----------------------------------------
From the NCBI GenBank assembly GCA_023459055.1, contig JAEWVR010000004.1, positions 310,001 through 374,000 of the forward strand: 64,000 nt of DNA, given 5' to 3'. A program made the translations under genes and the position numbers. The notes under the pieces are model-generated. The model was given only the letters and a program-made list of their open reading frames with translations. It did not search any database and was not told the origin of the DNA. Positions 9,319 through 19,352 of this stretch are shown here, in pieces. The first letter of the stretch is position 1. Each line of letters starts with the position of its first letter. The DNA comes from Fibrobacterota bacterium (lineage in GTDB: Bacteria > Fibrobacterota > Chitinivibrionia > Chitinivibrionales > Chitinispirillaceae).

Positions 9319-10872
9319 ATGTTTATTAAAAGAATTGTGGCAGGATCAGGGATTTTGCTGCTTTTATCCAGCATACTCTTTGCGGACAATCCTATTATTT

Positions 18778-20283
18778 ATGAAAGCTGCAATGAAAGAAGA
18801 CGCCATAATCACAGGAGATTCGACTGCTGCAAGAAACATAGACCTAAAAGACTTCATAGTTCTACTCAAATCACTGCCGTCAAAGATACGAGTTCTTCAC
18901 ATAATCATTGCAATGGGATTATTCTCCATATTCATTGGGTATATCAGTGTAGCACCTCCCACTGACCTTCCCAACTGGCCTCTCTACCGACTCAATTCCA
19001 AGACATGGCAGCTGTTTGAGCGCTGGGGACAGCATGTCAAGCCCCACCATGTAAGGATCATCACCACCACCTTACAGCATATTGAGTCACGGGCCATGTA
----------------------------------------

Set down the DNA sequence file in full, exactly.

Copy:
From the NCBI GenBank assembly GCA_023459055.1, contig JAEWVR010000004.1, positions 310,001 through 374,000 of the forward strand: 64,000 nt of DNA, given 5' to 3'. A program made the translations under genes and the position numbers. The notes under the pieces are model-generated. The model was given only the letters and a program-made list of their open reading frames with translations. It did not search any database and was not told the origin of the DNA. Positions 9,319 through 19,352 of this stretch are shown here, in pieces. The first letter of the stretch is position 1. Each line of letters starts with the position of its first letter. The DNA comes from Fibrobacterota bacterium (lineage in GTDB: Bacteria > Fibrobacterota > Chitinivibrionia > Chitinivibrionales > Chitinispirillaceae).

Positions 9319-10872
9319 ATGTTTATTAAAAGAATTGTGGCAGGATCAGGGATTTTGCTGCTTTTATCCAGCATACTCTTTGCGGACAATCCTATTATTT

Positions 18778-20283
18778 ATGAAAGCTGCAATGAAAGAAGA
18801 CGCCATAATCACAGGAGATTCGACTGCTGCAAGAAACATAGACCTAAAAGACTTCATAGTTCTACTCAAATCACTGCCGTCAAAGATACGAGTTCTTCAC
18901 ATAATCATTGCAATGGGATTATTCTCCATATTCATTGGGTATATCAGTGTAGCACCTCCCACTGACCTTCCCAACTGGCCTCTCTACCGACTCAATTCCA
19001 AGACATGGCAGCTGTTTGAGCGCTGGGGACAGCATGTCAAGCCCCACCATGTAAGGATCATCACCACCACCTTACAGCATATTGAGTCACGGGCCATGTA